My Wires Were Crossed! How My Daughter Helped Me Get Them Untangled

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By Julie Finchum, Guest Author - April 17, 2017

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Whetheyou'reur going through a divorce or your children are experience their parent's divorce. Our emotional wires become crossed and it may take a child to teach you how to become untangled and focused on everyone's healing.


How we're each wired is what makes life an interesting, frustrating and awesome journey. What makes me both sane and crazy is my internal programming, that of others, and the social influences shaping my views around it.

As the divorced mother of three girls, I see a whole lot of wires and influences, sometimes more than I want to! My oldest turning 18 has made me reflect on the idea of how she is wired and how being a parent for 18 years has defined mine.

Her dreams are big like mine were at that age. But unlike me at her age, she's actually chasing her dreams. She's headed to a college four-plus hours from home (I went 45 minutes away). She’s living free, never having a serious boyfriend (I was practically engaged at 18). She's surviving split parents, toting her stuff between two houses (a challenge I never had to tackle). She may not feel like it, but I think she knows her wiring better than I did at 18! 

But my daughter hasn't always had her wires in check. And I felt like it was because I got divorced.

She fired up the "oldest kid handles the stress best" super hero act when my ex and I told the kids we were divorcing. She put her 14 year-old-arm around her middle sister and said: "We have lots of friends with divorced parents and they are OK." Even if she didn't believe it, she acted it to be strong for her sister. She told herself it was fine not to cry or be sad, but it really wasn't. Her wires got crossed and she made some bad choices. 

She learned pictures she shouldn't have sent in the first place didn't stay with the person she thought they would. She found out bad choices at parties don't end well. She learned sneaking out with a boy she thought she loved would leave her broken hearted. Badly broken hearted. She faced tough consequences and lost privileges for those choices. She was sad, lonely, and mad. So was I. Her wires were stressed, the insulation stripped. I sent her to counseling, I cried every day, and I felt like I pushed her to this acting out because I got divorced.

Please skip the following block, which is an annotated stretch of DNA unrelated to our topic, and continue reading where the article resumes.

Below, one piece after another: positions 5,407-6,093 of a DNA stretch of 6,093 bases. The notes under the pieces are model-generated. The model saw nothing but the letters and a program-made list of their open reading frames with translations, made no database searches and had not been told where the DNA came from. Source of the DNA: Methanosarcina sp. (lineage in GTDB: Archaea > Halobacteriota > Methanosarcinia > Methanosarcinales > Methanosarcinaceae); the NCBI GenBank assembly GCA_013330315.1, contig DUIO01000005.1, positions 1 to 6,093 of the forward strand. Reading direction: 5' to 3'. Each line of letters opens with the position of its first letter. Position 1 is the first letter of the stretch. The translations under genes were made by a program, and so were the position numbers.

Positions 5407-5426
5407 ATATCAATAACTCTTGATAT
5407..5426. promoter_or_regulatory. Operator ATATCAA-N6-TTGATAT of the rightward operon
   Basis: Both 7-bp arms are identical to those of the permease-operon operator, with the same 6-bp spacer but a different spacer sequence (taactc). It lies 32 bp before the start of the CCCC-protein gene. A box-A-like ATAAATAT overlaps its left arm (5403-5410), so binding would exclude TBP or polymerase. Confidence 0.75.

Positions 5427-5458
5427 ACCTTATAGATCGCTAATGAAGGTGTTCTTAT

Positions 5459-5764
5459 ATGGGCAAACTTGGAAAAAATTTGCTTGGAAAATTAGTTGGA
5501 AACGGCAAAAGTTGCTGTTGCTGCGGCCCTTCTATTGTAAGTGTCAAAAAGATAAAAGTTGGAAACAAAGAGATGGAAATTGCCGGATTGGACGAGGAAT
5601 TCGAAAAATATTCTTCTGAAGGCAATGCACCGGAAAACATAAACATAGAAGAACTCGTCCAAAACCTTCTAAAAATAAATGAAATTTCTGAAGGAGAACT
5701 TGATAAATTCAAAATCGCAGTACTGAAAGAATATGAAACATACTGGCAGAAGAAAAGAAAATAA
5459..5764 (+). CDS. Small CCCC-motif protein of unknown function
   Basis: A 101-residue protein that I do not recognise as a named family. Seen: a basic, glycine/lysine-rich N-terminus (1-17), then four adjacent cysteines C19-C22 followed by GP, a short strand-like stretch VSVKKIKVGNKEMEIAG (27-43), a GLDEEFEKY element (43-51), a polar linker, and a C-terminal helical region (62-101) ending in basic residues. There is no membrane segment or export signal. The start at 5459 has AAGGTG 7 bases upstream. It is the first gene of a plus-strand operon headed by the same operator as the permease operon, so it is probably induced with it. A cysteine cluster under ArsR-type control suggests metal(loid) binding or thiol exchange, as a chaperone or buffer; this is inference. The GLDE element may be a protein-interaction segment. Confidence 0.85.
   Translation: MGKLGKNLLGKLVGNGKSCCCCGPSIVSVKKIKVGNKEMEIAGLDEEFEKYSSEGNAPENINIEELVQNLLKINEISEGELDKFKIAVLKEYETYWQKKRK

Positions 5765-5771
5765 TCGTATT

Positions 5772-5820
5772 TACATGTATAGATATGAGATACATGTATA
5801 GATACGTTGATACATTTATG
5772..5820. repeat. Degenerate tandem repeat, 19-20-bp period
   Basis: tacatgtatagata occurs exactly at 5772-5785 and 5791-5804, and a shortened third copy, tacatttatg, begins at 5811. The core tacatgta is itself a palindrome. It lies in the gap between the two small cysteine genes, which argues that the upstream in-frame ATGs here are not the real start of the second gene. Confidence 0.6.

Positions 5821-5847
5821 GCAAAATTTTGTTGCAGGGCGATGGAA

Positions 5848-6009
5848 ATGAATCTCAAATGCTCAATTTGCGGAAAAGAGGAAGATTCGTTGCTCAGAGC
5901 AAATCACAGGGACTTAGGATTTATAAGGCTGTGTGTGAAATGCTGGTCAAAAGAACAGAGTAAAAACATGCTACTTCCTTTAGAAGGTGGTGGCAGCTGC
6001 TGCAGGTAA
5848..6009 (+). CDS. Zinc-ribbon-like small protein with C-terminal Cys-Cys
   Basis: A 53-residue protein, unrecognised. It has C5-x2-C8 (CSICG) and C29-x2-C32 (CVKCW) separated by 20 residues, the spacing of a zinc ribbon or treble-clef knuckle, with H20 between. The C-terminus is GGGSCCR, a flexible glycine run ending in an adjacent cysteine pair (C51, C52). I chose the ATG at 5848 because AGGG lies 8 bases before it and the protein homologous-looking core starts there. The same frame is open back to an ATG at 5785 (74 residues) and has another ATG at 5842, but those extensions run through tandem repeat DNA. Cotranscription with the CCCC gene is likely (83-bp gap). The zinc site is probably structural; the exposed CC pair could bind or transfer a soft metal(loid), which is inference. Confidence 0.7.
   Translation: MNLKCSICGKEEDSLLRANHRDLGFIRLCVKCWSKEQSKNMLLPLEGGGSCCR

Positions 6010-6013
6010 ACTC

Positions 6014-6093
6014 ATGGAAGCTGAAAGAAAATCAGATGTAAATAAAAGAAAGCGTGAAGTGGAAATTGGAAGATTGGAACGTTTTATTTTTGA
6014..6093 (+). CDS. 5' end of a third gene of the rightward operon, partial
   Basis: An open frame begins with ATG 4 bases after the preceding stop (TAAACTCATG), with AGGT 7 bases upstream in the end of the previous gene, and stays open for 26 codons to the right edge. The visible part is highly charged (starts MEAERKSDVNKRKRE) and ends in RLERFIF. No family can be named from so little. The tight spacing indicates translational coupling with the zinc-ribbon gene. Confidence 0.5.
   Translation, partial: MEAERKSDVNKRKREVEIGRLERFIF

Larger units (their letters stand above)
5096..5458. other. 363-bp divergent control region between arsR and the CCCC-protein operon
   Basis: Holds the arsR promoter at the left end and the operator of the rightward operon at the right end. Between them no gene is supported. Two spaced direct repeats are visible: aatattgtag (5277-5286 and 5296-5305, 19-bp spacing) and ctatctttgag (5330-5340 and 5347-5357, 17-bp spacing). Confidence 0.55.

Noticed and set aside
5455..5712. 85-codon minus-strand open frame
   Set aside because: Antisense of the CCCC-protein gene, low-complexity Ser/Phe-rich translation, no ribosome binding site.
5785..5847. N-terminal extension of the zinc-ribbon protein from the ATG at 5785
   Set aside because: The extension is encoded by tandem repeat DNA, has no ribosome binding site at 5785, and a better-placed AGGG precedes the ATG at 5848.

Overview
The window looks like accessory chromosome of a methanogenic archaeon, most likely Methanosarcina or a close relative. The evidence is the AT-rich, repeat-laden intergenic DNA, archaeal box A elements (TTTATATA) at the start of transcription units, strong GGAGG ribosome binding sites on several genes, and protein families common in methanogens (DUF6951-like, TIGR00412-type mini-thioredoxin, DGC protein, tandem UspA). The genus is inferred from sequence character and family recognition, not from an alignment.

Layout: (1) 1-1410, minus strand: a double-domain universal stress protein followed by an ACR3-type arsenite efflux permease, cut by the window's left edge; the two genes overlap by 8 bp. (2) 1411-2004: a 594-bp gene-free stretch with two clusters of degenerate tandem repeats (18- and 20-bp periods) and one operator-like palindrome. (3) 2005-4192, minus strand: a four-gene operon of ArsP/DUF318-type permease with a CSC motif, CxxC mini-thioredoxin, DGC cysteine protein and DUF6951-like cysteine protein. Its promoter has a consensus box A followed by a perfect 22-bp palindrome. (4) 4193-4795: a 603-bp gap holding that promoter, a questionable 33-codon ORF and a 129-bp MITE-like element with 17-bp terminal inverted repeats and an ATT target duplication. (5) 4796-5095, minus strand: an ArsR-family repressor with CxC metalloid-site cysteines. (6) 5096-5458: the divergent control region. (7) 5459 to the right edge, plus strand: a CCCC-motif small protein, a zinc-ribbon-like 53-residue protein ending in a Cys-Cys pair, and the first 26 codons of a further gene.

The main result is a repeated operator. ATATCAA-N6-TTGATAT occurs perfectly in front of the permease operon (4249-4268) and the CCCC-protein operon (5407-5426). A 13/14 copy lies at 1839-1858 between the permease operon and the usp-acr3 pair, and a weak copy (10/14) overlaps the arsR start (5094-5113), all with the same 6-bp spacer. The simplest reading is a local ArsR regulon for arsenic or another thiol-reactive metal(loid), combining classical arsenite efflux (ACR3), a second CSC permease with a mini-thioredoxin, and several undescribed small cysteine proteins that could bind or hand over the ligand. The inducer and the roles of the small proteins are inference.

I didn't handle her actions very well. My emotions were rapid. My scale of feelings was all over. I couldn’t tell if what she was doing was the product of being a teenager or my fault because of what I was putting her through. I bounced from "I did this to her” guilt, to "I'm ready to send her to a convent” anger, to "I feel so bad because kids are mean” sympathy. I yelled fiercely at a heart and ears that didn't even care I was talking. I ignored her thinking it would just go away. And worse yet, I’d over talk and over ask "Why don't you just tell me what's wrong?" I'd check her phone, pouring through texts I thought I needed to ask about so I could control her choices. I was nuts and so was she!

I yelled fiercely at a heart and ears that didn't even care I was talking. I ignored her, thinking it would just go away. And worse yet, I’d over talk and over ask "Why don't you just tell me what's wrong?" I'd check her phone, pouring through texts I thought I needed to ask about so I could control her choices. I was nuts and so was she!

I had to take a serious look in the mirror at my wiring and think about my daughter's.

Wiring is sometimes about bad choices and mistakes. It’s how she and I work through the rewrite that makes us who we are.

Regardless of what age a person is or, whether they are married or divorced, getting worked up about making mistakes or avoiding them all together does absolutely no good. Once I got used to that - notice I don't use the word “accepted” but “got used to” - I began to see my daughter and myself for who we are. 

We are strong women and we are strong because of our choices and mistakes. She is a newly labeled adult convinced lovey dovey crap doesn't exist and I am a hopeless romantic despite a disappointing divorce. She stays firm to what she believes in and teaches me to stay grounded in what's important to me. I push her to think differently by offering another angle to see a bad situation. We've learned from our choices to take the easy path of coping with bad habits and to face reality by working through pain. We both lost friends, some we needed to anyway, and gained others by apologizing and making things right.

Does our ability to look back mean my daughter and I would have done things differently?

Maybe, but probably not. I have my three daughters because I married my ex and I wouldn’t change that for the world. She's a stronger person for working through her bad choices at a young age. Does it mean our wires won't get crossed again? Absolutely not! Being a divorced mom has pushed me to fix wiring I didn’t think I could ever untangle. 

My oldest daughter has helped me accept and work through her choices and mine head on - good and bad – not ignore them. Her strength to cope with her choices and consequences in the last three years since my divorce has been an example for me to accept how she's wired and how I'm wired. And, that my divorced wiring can stand up just as steady as married, single or otherwise as long as I keep my choices and actions true to me and own them.

Children of divorced parents make just as many bad choices as children of married, single or otherwise parents. Our wiring is unique and needs to be embraced not judged. Accepting this has been huge to understanding me and my kids and made me a better person and mom along the way. 

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